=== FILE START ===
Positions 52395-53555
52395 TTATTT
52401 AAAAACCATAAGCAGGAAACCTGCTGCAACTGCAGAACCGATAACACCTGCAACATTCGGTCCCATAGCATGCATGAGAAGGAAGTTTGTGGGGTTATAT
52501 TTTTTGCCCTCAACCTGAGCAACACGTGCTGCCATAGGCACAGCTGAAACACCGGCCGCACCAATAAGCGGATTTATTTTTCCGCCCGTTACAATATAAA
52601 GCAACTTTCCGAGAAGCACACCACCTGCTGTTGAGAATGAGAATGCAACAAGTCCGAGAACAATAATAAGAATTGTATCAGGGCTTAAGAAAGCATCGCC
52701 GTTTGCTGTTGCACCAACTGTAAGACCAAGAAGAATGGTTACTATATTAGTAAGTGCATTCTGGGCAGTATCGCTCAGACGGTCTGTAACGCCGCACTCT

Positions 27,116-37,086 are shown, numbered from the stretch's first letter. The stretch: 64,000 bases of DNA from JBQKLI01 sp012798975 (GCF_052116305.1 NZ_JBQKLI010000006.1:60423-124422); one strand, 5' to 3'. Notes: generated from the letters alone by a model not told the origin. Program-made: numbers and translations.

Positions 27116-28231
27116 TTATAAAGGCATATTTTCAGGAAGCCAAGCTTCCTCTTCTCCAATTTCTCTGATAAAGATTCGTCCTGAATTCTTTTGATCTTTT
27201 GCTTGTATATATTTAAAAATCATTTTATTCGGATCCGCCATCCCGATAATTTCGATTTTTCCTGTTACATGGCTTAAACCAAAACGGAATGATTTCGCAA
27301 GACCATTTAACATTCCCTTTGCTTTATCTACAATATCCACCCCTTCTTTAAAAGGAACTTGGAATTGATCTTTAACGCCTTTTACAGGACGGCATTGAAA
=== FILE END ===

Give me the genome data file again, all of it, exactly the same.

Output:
Positions 52395-53555
52395 TTATTT
52401 AAAAACCATAAGCAGGAAACCTGCTGCAACTGCAGAACCGATAACACCTGCAACATTCGGTCCCATAGCATGCATGAGAAGGAAGTTTGTGGGGTTATAT
52501 TTTTTGCCCTCAACCTGAGCAACACGTGCTGCCATAGGCACAGCTGAAACACCGGCCGCACCAATAAGCGGATTTATTTTTCCGCCCGTTACAATATAAA
52601 GCAACTTTCCGAGAAGCACACCACCTGCTGTTGAGAATGAGAATGCAACAAGTCCGAGAACAATAATAAGAATTGTATCAGGGCTTAAGAAAGCATCGCC
52701 GTTTGCTGTTGCACCAACTGTAAGACCAAGAAGAATGGTTACTATATTAGTAAGTGCATTCTGGGCAGTATCGCTCAGACGGTCTGTAACGCCGCACTCT

Positions 27,116-37,086 are shown, numbered from the stretch's first letter. The stretch: 64,000 bases of DNA from JBQKLI01 sp012798975 (GCF_052116305.1 NZ_JBQKLI010000006.1:60423-124422); one strand, 5' to 3'. Notes: generated from the letters alone by a model not told the origin. Program-made: numbers and translations.

Positions 27116-28231
27116 TTATAAAGGCATATTTTCAGGAAGCCAAGCTTCCTCTTCTCCAATTTCTCTGATAAAGATTCGTCCTGAATTCTTTTGATCTTTT
27201 GCTTGTATATATTTAAAAATCATTTTATTCGGATCCGCCATCCCGATAATTTCGATTTTTCCTGTTACATGGCTTAAACCAAAACGGAATGATTTCGCAA
27301 GACCATTTAACATTCCCTTTGCTTTATCTACAATATCCACCCCTTCTTTAAAAGGAACTTGGAATTGATCTTTAACGCCTTTTACAGGACGGCATTGAAA